Floristic and physiognomic characteristics of disturbed thorny xerophytic scrubland in Punta de Piedras, Miranda Municipality, Zulia State, Venezuela
We determined the floristic and physiognomic aspects of disturbed thorny xerophytic scrubland in Punta de Piedras, Miranda Municipality, Zulia State, Venezuela. Botanical sampling was done twice monthly (November 2005-June 2006), in both rainy and dry seasons, for a total of 16 samples. The sampling was done in 10 vegetation patches, in an average area of 718,2 ± 706,24 m2, and adjacent graminoid floristic components were identified using three 400 m2 (20 x 20 m) plots, divided into 4 subplots (20 x 5 m2) and in these, were delimited 12 subplots (1 x 1 m2). In addition, human paths were carried out in order to identify other species plant. Thorny xerophytic scrubland showed human disturbances e.g. periodic fires, solid wastes, roads and human settlements and coastal semiarid thorny scru- bland characteristics, similar to another Venezuelan localities. Forty-five species, in 22 families were identified, and the Poaceae (6), Mimosaceae (4), Boraginaceae (3), Cactaceae (3), Caesalpinaceae (3), Euphorbiaceae (3) and Fabaceae (3) presented the highest number of species. Human disturbances probably favor the appearance of vegetation patches and secondary grassland formations. In the last, Aristida venesuelae, Aristida pittieri y Portulaca pilosa showed the highest relative abundances and frequencies values with a summatory of 49,38% and 46,86%, respectively, while in the patches there were observed two layer: an herbaceous layer (less than 1 m high) as well as a bush-tree layer (2.63 ± 1.37 m high), comprised mostly of Opuntia wentiana, Piptadenia flava and Jatropha gossypifolia with relative abundances of 32,82, 15,60 and 15,14 %, respectively. The thorny xerophytic scrubland in Punta de Piedras presents a low number of species; however, the physiognomic char- acteristics are similar to other undisturbed thorny xerophytic scrublands in Venezuela.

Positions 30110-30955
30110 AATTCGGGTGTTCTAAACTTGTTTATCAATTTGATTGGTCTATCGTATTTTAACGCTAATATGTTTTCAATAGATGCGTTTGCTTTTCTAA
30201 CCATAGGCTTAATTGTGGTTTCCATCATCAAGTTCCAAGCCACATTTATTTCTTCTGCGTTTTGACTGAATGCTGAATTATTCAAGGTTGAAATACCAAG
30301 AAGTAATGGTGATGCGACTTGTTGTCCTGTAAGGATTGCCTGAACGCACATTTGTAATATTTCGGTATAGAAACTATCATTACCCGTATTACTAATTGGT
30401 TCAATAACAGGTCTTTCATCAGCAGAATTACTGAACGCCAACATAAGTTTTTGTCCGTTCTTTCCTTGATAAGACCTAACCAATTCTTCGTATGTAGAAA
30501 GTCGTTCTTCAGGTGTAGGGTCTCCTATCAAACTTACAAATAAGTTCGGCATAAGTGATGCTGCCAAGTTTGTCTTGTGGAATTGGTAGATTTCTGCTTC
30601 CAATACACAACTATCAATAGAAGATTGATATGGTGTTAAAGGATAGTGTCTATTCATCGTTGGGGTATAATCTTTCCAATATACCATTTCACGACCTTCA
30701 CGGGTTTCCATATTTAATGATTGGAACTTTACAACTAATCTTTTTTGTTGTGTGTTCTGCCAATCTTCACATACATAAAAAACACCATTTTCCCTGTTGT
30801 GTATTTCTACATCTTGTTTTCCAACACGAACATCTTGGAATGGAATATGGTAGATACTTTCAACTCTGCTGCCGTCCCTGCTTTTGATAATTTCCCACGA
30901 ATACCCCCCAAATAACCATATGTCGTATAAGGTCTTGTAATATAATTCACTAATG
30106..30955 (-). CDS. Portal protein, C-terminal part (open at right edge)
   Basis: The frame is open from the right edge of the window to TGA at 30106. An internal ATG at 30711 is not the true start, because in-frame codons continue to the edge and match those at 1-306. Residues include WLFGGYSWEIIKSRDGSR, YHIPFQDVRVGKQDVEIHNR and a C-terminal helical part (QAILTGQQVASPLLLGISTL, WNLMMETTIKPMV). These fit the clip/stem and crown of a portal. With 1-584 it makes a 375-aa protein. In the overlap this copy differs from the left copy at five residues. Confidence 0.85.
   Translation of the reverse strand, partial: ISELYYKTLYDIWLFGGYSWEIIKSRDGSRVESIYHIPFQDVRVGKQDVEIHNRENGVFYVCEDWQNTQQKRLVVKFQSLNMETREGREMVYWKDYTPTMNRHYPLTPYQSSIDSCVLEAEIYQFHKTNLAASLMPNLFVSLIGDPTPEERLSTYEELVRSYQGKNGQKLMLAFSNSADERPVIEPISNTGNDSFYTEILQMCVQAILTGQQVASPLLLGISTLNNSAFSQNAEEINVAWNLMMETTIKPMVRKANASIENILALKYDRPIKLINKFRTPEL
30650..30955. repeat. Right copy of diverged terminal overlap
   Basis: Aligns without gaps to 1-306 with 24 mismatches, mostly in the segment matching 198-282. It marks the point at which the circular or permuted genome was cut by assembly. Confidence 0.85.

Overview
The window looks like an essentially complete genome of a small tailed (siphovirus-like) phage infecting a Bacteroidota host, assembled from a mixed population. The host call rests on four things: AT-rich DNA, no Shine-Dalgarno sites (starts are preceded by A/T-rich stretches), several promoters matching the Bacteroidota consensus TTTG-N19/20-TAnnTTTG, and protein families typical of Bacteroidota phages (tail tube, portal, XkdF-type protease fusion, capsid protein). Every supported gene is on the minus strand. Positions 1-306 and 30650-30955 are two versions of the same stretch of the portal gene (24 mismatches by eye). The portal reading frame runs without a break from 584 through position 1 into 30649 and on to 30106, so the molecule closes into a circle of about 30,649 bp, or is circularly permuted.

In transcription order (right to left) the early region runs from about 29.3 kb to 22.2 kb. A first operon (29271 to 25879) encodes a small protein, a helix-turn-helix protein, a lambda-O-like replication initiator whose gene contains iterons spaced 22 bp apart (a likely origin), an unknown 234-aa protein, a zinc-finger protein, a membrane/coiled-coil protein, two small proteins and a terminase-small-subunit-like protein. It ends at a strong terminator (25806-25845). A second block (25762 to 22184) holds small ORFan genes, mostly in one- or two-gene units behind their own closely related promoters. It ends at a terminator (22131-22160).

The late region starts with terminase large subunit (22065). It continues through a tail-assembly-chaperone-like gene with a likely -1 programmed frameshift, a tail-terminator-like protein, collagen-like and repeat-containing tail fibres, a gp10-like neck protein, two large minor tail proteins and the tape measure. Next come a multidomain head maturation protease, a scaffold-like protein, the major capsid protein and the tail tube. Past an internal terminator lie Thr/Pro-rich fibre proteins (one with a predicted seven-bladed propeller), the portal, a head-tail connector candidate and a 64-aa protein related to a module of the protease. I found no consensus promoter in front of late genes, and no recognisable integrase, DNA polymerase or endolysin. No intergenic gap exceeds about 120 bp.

Keywords: thorny xerophytic scrubland, very dry tropical forest, disturbed ecosystem, floristic inventory, vegetative physiognomy, venezuela, zulia